July 29, 2013

Battling for Rest

My neglect of the sabbath doesn't just affect me but my entire household, my extended community. The pace we keep has jeopardized our health and happiness, our worship and rhythms. We belong to a culture that can't catch it's breath; rather we refuse to catch our breath. ~Jen Hatmaker
It's so easy to relax, rest, and unwind during the summer months. Still a student, I fall into this bit of bliss with little to no effort on my part. Even for those who are no longer students, summer seems to just bring a shift in priorities a little. We're slower in our working, we don't hasten to return messages as quickly, we make time to spend hours BBQing or swimming... or a variety of other activities. 

But then classes start up again, and there's the shift back. Resting gets hard. Sabbath isn't as much of a priority, but a luxury we crave. We count down the days to fall break, then Thanksgiving break, then Christmas break. It's the main function of our calendars. At least it is for several of us.

If there's one thing I've learned pretty well about relaxing and Sabbathing it's this: It's a battle. In part that's of our own individual doing. We become blind to the inner tank that reads "low" and we ignore signs of burnout or exhaustion. However, we live in culture that doesn't particularly honor the idea of taking a day off to relax. We like it, but we don't honor and follow through on it.

Ours is a culture that obsesses over busyness and productivity... to the point of overkill. People can't even go on vacation without bringing their work with them now or checking their e-mail every other hour. It's ridiculous really. Much of what we have to show for this is a steady increase in burnout, depression, anxiety, and more. Or at least that's what medical science and studies are showing more than ever. (If I'm recalling correctly, one stated that in America, doctors prescribed anti-depressants more than anything else in a given year.)

Why? I think part of the answer lies in our lack of community. In order for Sabbath to be done well, it take an effort of a community. People will not rest if they don't feel they have permission to do it. People will not rest if they don't get the sense that they should and have to do so.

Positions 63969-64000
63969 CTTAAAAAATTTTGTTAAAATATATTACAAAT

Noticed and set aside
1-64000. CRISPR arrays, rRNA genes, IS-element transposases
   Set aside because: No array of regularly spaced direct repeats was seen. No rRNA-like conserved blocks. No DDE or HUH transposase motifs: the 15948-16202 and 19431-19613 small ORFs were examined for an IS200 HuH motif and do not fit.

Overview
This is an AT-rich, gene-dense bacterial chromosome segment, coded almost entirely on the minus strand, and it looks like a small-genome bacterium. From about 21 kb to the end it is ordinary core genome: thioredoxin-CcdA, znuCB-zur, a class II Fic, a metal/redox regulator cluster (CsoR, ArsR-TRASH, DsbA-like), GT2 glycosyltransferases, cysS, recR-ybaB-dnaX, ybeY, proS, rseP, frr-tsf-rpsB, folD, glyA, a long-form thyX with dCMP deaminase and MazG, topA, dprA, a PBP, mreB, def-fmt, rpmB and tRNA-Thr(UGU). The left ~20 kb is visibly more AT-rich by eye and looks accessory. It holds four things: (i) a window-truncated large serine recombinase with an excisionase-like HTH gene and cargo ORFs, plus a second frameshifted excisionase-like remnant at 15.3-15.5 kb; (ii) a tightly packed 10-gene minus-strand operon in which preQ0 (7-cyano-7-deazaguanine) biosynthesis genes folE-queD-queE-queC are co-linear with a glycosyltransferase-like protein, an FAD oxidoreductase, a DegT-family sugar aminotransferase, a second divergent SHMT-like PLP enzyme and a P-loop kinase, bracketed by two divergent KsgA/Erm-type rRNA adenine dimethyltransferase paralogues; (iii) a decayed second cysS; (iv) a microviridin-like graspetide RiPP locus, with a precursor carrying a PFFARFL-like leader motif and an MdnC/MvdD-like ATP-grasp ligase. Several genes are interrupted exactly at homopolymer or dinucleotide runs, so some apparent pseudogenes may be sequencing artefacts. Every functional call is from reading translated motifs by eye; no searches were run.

Sabbath is done best with the support of community: Giving others permission to rest, enjoy, and be at peace. God gives us this permission. He even goes as far as to command it from us, because God is good and wants what's best for His children: rest. We're human, we have limitations, and God doesn't expect us to be Superman with a cape flapping in the wind 24/7.

So as summer starts to wrap up, as that shift changes back, I want the practice of Sabbath to linger on. Let's take the time to give people that permission. If we can create a space, environment, atmosphere, or event for others to help them do it, then let's do it. If we can encourage and challenge the over-worked and over-burdened, then let's do it. If we can put boundaries up for ourselves and others because God's put us in that position, let's do it. If we have the ability, power, or clout (as some of you do where you work), to free up people and push back deadlines, then do it. 

God gave us permission. He gave us this gift to enjoy. We'd be remissed to not take advantage of it ourselves and extend it to others who are in need of it too.

3 comments :

  1. Love this post. It's SO true! In today's society, busyness is so prominent. Resting is considered lazy, which is ridiculous. Everybody needs time to rest. Thanks for sharing!

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    1. Right on =) Busyness has become somewhat of a virtue now... though it's wrong.

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  2. I so agree with you. Rest is so important! I have been pondering this concept as of late, in fact. It's important to work hard and make use of what God has given us, but what's the use in that if we don't take time to truly appreciate all He has done and the true value in what He's given us? It's such a simple concept yet so easy to ignore!

    Thanks for sharing, it's definitely an inspiration to me :)

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